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Scientists have discovered a second code hiding within DNA

  1. Dec 12, 2013 #1
  2. jcsd
  3. Dec 12, 2013 #2

    Simon Bridge

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    Oh dear - I can just see the pseudoscience and creationism-stuff that will fall out of this article...

    "Since the genetic code was deciphered in the 1960s,..." um, was it?
    Deciphering a code usually implies that you know what it says.

    It gets worse. "information storage device" <sigh>

    The science seems fine though.
  4. Dec 12, 2013 #3


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    The authors themselves say that it is not a new phenomenon. The advances here seem to be estimates of how pervasive and conserved it is. They cite these as previous examples.

    The protooncogene c-jun contains an unusual estrogen-inducible enhancer within the coding sequence
    A transcriptional regulatory element in the coding sequence of the human Bcl-2 gene
    Transcriptional enhancers in protein-coding exons of vertebrate developmental genes
    Discovery and characterization of human exonic transcriptional regulatory elements
    Coding exons function as tissue-specific enhancers of nearby genes

    The new paper is
    Exonic Transcription Factor Binding Directs Codon Choice and Affects Protein Evolution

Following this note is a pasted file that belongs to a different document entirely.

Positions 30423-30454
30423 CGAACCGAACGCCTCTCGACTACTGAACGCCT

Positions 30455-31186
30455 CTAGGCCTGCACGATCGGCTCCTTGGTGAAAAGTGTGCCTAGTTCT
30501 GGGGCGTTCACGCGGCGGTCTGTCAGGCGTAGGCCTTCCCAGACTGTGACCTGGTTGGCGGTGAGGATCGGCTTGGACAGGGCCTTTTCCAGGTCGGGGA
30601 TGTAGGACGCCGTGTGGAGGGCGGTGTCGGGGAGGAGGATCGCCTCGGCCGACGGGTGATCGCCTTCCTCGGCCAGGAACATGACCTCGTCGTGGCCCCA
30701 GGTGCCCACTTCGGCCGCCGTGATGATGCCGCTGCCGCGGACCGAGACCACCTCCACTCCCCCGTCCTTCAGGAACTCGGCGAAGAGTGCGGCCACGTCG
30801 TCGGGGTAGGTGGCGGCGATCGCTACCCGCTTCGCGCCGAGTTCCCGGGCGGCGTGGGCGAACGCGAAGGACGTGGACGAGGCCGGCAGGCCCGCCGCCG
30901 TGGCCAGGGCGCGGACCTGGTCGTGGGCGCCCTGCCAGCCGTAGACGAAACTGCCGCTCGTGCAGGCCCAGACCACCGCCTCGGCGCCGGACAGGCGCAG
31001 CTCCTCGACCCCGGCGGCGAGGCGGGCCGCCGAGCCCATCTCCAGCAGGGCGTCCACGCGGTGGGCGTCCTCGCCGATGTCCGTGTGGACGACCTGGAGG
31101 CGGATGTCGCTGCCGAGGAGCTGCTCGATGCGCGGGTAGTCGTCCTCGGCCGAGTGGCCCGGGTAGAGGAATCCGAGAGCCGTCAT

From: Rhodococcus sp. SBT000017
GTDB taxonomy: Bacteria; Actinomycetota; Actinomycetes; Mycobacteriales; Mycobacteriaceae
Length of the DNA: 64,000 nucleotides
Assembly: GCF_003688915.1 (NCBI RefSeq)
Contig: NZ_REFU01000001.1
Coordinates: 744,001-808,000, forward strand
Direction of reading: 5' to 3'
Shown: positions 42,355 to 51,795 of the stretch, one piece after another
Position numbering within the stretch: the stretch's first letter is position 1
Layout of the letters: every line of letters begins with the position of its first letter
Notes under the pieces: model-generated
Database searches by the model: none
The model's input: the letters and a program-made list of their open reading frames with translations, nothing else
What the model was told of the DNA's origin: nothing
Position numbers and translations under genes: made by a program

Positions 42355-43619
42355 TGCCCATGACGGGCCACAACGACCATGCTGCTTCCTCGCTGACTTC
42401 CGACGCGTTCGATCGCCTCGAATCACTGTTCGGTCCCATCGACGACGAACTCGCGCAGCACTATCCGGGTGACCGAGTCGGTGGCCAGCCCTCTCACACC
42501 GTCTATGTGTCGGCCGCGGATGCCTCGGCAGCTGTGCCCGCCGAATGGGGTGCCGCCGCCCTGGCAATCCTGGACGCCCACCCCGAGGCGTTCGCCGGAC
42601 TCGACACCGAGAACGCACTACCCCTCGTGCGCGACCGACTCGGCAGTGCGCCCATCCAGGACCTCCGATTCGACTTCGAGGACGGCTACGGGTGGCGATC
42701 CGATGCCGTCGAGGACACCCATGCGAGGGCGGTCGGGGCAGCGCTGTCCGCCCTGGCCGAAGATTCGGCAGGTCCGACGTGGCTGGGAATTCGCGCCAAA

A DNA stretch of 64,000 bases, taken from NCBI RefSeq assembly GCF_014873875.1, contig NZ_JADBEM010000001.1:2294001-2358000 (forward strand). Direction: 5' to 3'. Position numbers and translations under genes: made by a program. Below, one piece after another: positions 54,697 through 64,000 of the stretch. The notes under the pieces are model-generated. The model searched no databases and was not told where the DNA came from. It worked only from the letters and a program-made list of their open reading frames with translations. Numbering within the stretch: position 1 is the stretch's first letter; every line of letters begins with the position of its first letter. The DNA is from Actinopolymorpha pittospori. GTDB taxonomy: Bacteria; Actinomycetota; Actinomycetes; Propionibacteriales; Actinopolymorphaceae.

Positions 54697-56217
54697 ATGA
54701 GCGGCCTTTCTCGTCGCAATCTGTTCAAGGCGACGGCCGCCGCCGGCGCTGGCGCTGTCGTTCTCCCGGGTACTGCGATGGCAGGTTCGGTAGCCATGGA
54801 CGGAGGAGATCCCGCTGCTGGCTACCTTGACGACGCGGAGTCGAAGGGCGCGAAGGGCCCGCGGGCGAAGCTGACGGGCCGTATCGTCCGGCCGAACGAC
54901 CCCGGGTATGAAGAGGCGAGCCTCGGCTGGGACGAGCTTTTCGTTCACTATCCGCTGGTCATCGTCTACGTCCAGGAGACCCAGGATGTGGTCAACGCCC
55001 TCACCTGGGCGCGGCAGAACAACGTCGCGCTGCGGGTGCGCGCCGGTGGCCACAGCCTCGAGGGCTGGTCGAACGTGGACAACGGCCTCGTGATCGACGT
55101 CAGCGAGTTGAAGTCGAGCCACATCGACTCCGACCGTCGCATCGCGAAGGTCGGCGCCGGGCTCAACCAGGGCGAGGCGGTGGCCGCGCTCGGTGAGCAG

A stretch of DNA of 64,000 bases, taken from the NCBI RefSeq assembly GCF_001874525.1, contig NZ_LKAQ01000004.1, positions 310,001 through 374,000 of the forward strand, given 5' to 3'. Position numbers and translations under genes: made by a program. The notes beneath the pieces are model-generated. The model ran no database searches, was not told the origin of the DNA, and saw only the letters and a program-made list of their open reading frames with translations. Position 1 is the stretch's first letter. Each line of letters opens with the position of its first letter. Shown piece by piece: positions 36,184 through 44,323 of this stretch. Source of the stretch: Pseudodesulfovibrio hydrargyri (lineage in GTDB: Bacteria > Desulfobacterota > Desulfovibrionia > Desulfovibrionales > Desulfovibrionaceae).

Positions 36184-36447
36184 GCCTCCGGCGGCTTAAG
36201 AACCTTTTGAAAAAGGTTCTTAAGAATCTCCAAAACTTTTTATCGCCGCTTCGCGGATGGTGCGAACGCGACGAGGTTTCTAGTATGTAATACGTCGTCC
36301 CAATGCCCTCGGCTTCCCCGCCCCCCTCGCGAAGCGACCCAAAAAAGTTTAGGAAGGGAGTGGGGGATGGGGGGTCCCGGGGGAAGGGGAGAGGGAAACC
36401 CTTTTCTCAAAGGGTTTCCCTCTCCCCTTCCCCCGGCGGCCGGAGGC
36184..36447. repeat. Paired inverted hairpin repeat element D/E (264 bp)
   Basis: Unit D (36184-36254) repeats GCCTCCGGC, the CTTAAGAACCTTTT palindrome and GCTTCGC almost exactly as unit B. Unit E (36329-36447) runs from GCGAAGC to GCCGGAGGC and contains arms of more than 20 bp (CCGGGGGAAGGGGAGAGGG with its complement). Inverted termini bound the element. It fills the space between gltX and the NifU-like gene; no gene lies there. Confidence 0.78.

Andrew B. Stergachis, Eric Haugen, Anthony Shafer, Wenqing Fu, Benjamin Vernot, Alex Reynolds, Anthony Raubitschek, Steven Ziegler, Emily M. LeProust, Joshua M. Akey, and John A. Stamatoyannopoulos

    Genomes contain both a genetic code specifying amino acids and a regulatory code specifying transcription factor (TF) recognition sequences. We used genomic deoxyribonuclease I footprinting to map nucleotide resolution TF occupancy across the human exome in 81 diverse cell types. We found that ~15% of human codons are dual-use codons (“duons”) that simultaneously specify both amino acids and TF recognition sites. Duons are highly conserved and have shaped protein evolution, and TF-imposed constraint appears to be a major driver of codon usage bias. Conversely, the regulatory code has been selectively depleted of TFs that recognize stop codons. More than 17% of single-nucleotide variants within duons directly alter TF binding. Pervasive dual encoding of amino acid and regulatory information appears to be a fundamental feature of genome evolution."
    Last edited: Dec 12, 2013
  5. Dec 13, 2013 #4


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    This is one of the most overblown stories I've read in a long time. I haven't read the original paper yet but it seems all they've discovered is that some regulatory sequences contain smaller sequences that would code for amino acids if they were exonic.
  6. Dec 13, 2013 #5


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    I think the media is just still on that "junk DNA is not junk!" tip.
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